“We all know, we’ve seen ‘em play, from Chris to Rondae to Terence to Matt,” Nurse said after the Raptors set an NBA record with 100 bench points in the fourth and final game of the series. “Obviously, Serge and Norm. I said this before the game to the TNT guys, the seven guys I’m playing are all wanting to play more. So, it’s hard to kind of manage it all, sometimes. We love and know our seven. We knew our eight, for sure, with Pat (McCaw), because those guys had all been with us for my tenure. All those other guys were new.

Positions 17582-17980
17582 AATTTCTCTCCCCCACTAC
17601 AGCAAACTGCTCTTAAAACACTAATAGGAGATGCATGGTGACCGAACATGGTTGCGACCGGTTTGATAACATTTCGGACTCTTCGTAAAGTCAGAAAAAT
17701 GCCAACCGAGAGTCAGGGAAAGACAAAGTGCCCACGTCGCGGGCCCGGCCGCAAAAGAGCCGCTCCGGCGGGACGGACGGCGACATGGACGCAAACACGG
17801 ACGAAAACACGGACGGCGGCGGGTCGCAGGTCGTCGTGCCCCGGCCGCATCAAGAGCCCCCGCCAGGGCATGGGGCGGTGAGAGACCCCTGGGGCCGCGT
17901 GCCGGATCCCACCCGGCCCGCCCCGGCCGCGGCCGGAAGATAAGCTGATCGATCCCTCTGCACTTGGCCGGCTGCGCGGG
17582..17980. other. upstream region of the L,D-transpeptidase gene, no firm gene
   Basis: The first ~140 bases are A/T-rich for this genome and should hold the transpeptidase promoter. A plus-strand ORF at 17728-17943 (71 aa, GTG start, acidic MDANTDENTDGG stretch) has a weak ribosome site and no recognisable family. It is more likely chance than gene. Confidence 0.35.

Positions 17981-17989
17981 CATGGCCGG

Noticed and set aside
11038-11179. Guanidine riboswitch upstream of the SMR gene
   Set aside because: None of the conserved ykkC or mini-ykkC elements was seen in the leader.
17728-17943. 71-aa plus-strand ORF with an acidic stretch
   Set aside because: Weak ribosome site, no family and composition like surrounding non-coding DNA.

“I think I tried somebody different every night in this series. I think it was Rondae and then it was Matt, then it was Terence. Not sure what it was tonight. They all did a good job tonight. But they work hard. It was nice to see them play hard tonight and have some success.”

Nick Nurse keeps getting left on read

In a seeding game against the Memphis Grizzlies, Nick Nurse was left hanging searching for a high 10 as the Raptors went into a timeout.

Somehow, Nurse suffered the same fate in the final game against the Nets as he opted for a low-5 with VanVleet after he hit a stone cold triple that buried the Nets but got no love whatsoever.

What’s the NBA’s new Coach of the Year got to do to get a little respect?